Starting out, most of the real estate investing basics that I was exposed to around single-family home investing was this:
"You, the investor, pays for the mortgage, insurance and property taxes. The tenant renting from you pays rent and utilities."
Even then I knew there was more to the real estate investing basics than that.
Let's cover some of it together.
Let's get at it...
When starting, you want to pick an investment type that works for you and moves you toward your real estate investing goals.
For example, single-family home rental properties will work best in blue-collar neighborhoods. By "work best," I mean that you'll get more people calling you for this type of property than if you do a single-family home rental property in a higher-end area.
And the investor, who gets the most calls wins. Almost everything is a marketing and numbers game.
This is one of the key real estate investing basics that I found out well after I started buying the properties. It's worth repeating, the investor who gets the most calls wins.
Of course, you can still rent out properties in upper-class neighborhoods. I know people who successfully do it. Just understand that you're appealing to a specific segment of the population, so the number of people who call your ads will be less.
So, as long as you're prepared to carry the property longer than you would with a smaller starter home, you'll be fine.
The real estate investing basics around the returns you can expect to generate from your investment are as follows: regular single-family home investment properties purchased in the right area can produce cash flow, equity build-up (from the tenant paying down your mortgage), tax benefits and appreciation.
ASIDE: Not many people discuss the real estate investing basics regarding appreciation, so here it is. Appreciation can never be guaranteed. It is often discussed as if appreciation is a sure thing. It's not. You can pick the most perfect area in the world, but if a large "event" happens, appreciation may take much longer than anticipated. It may even go in reverse for a while.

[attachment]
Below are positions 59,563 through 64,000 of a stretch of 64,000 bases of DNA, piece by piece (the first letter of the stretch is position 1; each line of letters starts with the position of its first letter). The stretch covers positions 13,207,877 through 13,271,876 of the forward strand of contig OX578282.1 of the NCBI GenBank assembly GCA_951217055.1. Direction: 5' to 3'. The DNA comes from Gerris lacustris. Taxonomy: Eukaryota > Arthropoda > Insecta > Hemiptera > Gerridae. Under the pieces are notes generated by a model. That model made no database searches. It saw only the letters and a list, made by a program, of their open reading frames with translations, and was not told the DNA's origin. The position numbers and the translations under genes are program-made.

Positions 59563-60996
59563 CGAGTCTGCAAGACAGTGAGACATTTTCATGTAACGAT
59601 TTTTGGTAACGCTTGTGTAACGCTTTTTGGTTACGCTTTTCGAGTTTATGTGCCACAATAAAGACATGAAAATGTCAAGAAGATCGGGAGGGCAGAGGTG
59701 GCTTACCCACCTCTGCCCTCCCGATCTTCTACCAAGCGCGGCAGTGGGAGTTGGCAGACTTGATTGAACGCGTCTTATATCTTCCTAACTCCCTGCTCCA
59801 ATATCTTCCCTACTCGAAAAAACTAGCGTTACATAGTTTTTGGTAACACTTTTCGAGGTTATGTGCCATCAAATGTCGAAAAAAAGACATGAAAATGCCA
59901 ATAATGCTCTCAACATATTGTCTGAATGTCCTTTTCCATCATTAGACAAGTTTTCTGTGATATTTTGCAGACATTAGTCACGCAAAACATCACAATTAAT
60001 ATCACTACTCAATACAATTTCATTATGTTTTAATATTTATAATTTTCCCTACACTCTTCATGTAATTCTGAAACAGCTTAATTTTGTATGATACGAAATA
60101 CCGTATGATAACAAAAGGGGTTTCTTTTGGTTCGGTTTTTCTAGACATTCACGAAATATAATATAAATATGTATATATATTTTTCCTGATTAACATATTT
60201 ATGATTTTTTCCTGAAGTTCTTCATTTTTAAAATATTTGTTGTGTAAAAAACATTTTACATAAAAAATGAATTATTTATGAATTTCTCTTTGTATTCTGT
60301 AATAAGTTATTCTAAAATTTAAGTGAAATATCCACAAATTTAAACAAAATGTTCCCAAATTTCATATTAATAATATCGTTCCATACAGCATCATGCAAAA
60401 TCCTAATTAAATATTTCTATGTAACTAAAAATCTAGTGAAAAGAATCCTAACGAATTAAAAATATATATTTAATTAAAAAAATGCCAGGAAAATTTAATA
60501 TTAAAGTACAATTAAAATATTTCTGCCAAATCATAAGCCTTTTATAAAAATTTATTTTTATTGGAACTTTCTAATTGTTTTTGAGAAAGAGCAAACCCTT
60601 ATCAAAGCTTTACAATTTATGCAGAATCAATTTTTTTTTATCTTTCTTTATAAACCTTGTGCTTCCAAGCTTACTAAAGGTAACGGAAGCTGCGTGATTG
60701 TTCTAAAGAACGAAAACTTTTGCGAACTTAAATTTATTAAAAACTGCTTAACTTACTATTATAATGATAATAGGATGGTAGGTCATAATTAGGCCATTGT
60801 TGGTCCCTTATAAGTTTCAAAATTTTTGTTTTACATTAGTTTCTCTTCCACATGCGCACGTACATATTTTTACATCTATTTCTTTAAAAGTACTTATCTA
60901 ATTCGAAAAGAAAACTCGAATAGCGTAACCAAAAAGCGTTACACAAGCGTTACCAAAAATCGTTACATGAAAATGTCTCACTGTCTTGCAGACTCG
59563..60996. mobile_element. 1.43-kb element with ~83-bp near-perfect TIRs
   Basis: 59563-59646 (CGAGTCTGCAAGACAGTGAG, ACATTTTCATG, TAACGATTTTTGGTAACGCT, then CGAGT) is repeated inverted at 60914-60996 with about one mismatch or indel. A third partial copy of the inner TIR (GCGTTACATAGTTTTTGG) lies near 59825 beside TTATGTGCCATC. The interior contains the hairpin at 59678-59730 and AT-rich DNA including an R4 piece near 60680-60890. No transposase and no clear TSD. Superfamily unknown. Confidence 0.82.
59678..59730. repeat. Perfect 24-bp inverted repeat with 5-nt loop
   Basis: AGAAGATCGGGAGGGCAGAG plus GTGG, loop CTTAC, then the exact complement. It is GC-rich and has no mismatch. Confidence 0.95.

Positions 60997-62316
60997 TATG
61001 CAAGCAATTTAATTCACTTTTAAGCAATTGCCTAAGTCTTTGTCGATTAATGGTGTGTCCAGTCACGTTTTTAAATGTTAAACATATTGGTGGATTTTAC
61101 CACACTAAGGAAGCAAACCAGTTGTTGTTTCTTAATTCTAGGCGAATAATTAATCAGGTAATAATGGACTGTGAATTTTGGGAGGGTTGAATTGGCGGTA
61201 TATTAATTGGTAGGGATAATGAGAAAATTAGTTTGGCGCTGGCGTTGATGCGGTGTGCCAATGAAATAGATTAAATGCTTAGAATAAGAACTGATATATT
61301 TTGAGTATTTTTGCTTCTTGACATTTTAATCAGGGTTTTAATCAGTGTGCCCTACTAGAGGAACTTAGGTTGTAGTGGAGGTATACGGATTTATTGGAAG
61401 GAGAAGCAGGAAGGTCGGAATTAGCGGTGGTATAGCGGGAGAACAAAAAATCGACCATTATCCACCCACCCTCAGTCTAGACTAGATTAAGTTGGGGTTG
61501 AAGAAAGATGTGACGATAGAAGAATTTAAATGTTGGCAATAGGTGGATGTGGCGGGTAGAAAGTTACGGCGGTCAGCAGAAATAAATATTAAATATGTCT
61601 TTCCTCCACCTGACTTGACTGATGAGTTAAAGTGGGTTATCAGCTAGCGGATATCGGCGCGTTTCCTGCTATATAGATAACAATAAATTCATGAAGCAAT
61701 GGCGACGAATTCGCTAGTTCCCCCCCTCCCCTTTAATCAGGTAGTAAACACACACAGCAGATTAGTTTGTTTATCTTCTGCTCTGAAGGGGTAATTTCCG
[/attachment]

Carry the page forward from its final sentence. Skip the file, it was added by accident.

An event could be large and continuous interest rate hikes of the sort in the early 1990s, massive layoffs by a nearby employer, an oil crisis, a national economic slowdown, etc. You need to keep a long-term perspective (5-10 years) when residential real estate investing and anticipate going through at least one major down cycle. If you know how your property will perform during the bad times, or at least plan for it, you'll be in good shape.
Depending on who you speak with, you'll get different opinions on cash flow and other real estate investing basics. Some real estate investing pros will tell you that positive cash flow properties are the only way to invest.
Others will tell you that appreciation will make you more money than a few hundred dollars in monthly cash flow. So, if the property is a negative cash flow property it's well worth it because you'll make thousands in appreciation.
There's a place for both, but I would lean toward positive cash flow properties if I had the choice.
The last thing I want when investing in single-family homes is a negative cash flow property that then goes on to lose value.
I'm then left with a property that I have to dump money into every month and may be worth less than the mortgage I have on it. Ouch. I've had family members go through situations like this before, not fun.
Here's another one of the real estate investing basics.
Each area each property and each strategy has so many variables that you want to sit down with someone and go over your strategy and investment types in detail.
It's almost impossible to give a blanket answer to cash flow questions without diving into the details.
Anyone who does probably doesn't have much experience or is trying to win an argument for argument's sake.